Akhil Katyal deals with a subject that has been researched upon recently. Bringing socio-psychological identi-ties and religious identities together in the same research needs courage, especially in the contemporary political ambience in the country. The blurb hints at certain exciting debates, Katyal unveils much more than that.
Performance and the Political uses five critical modes—vision, voice, ges-tural, machinic and animality to address questions that are intimately linked to our present such as: what is the political? How do we engage with performative practices in which transgression is not mapped through the paradigms of agency and individualized resistance? Spanning the time period from Emergency to neoliberalism, Ameet Parameswaran’s book focuses on a wide range of performance practices such as theatre, poetry, and other popular forms such as Kathaprasangam (this form usually involves a single storyteller narrating a story interwoven with songs and is performed at public gatherings and events) and ‘Mimics Parade’ (a performance form that uses humour and parody as its base and emerged as one of the most popular forms of entertainment in Kerala in the 1980s) to delineate the complex intertwining of the performative, the political and the affective.
The historian Ronald Hutton, an acknowledged expert in British folk-lore, and pre-Christian religions and paganism in Early Modern Britain, author of The Triumph of the Moon: A History of Modern Pagan Witchcraft (1999) and The Druids: A History (2007), offers yet another treat to his readers. The book under review The Witch: A History of Fear, From Ancient Times to the Present offers a detailed and well researched account of a wide and divergent variety of beliefs about witches and engages with studies on witchcraft from ancient times to early modern period, and for that reason ‘the present’ in the subtitle of the book by Hutton is somewhat misleading.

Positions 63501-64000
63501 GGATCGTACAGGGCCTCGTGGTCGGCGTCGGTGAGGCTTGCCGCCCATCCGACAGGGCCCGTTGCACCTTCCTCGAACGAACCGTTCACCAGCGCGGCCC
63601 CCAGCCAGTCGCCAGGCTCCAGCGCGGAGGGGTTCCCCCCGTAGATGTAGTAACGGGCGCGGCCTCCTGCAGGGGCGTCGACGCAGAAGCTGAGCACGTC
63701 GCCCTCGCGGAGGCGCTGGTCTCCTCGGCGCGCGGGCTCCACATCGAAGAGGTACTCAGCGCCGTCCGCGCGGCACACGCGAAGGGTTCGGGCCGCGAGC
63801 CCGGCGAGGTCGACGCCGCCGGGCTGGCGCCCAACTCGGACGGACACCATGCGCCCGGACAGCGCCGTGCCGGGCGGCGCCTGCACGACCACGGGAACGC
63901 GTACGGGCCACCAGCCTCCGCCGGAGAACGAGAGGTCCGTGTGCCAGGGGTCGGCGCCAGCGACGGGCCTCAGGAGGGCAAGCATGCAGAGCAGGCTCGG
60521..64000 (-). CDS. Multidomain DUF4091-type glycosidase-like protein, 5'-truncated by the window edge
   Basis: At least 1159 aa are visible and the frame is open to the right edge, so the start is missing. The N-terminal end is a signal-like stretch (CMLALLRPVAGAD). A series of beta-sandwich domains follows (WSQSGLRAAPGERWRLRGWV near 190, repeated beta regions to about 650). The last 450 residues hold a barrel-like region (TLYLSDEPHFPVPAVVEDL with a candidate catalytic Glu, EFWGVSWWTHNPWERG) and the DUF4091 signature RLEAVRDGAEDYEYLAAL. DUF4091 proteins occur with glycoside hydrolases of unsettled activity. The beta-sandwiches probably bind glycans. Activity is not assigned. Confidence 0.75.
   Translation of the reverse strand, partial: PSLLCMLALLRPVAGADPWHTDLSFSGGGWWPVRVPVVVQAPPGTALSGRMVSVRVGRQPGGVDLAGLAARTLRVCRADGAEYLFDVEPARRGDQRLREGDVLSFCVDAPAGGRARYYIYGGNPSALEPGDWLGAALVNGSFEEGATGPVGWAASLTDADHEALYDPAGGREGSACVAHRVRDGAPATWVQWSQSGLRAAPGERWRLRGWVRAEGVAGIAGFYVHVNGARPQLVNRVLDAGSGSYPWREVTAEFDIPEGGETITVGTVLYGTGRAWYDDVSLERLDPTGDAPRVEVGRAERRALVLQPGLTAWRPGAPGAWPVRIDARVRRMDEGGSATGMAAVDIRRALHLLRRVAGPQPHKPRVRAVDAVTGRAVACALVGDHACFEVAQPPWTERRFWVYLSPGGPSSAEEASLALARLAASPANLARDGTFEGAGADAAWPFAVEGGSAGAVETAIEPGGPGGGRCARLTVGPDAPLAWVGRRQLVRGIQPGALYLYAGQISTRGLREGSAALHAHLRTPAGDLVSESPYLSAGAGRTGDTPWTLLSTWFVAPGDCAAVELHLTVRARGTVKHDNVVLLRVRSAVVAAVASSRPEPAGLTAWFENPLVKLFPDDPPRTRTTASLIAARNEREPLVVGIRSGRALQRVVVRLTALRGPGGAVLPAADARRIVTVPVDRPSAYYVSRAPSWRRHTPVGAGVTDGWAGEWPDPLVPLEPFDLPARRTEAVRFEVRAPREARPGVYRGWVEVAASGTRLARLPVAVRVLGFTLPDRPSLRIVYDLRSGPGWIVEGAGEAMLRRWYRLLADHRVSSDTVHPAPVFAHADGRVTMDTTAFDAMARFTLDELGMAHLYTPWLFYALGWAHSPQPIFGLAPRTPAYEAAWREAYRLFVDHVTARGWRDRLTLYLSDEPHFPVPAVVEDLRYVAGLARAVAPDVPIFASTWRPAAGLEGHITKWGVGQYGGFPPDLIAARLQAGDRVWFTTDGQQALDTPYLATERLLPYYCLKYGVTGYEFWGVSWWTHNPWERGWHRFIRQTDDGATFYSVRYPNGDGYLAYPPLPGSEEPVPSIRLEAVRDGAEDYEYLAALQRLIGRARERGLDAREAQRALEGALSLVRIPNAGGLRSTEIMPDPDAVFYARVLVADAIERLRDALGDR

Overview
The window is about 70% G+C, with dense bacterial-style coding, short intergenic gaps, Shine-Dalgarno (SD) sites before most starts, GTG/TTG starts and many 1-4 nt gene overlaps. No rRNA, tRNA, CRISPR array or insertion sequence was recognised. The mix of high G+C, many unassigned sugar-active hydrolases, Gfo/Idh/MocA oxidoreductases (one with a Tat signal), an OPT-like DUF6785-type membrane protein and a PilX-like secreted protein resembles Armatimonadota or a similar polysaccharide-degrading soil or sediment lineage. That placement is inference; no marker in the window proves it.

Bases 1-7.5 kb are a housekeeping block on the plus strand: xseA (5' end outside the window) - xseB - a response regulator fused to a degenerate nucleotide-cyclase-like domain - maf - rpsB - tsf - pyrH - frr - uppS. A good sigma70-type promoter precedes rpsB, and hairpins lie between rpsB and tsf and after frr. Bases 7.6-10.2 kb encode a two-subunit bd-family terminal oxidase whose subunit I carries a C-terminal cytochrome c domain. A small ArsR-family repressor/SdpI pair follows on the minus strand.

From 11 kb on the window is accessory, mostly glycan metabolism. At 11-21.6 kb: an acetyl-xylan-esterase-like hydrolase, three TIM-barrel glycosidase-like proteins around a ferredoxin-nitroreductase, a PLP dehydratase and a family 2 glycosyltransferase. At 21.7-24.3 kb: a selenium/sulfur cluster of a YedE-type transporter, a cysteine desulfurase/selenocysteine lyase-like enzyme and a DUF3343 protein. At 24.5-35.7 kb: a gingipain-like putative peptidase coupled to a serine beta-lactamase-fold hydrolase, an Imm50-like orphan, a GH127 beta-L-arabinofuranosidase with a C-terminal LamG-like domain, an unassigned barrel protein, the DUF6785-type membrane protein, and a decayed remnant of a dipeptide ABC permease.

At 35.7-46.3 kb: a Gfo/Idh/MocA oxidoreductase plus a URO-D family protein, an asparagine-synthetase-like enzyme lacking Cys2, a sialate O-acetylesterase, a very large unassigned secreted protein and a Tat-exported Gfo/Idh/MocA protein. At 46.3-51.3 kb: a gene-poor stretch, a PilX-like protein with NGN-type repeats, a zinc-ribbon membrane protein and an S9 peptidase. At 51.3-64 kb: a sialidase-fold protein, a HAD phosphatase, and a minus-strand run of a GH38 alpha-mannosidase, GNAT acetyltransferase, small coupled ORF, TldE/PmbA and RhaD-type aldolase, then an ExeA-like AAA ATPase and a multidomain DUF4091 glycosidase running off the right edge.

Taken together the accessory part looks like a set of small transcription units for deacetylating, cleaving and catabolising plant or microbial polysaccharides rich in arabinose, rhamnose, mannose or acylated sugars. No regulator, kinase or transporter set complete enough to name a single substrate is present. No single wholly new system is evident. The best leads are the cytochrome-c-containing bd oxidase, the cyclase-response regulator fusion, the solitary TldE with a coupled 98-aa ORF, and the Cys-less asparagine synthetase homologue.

Honour as the bedrock of family life and values is a familiar and well-researched idea in the literature on gender, family and kinship in South Asia. Honour Unmasked, while locating itself within this terrain makes a significant contribution to the field for the following three reasons. First, it is valuable for the site and context of study, as ethnographic work on gender and power in Pakistani society is relatively limited.
Enclosures and boundaries have a conflicted meaning for women. Enclosures are often not safe spaces for them and women have to constantly resist boundaries in order to live their lives. The book under review looks at how ‘conventional Tamil symbols—unbroken enclosures like bangles, pots, wedding halls, the kolam or doorstep design—signifying auspiciousness’ (p. 104), are reinterpreted in the songs of Tamil Paraiyar women as signs of deprivation and restriction.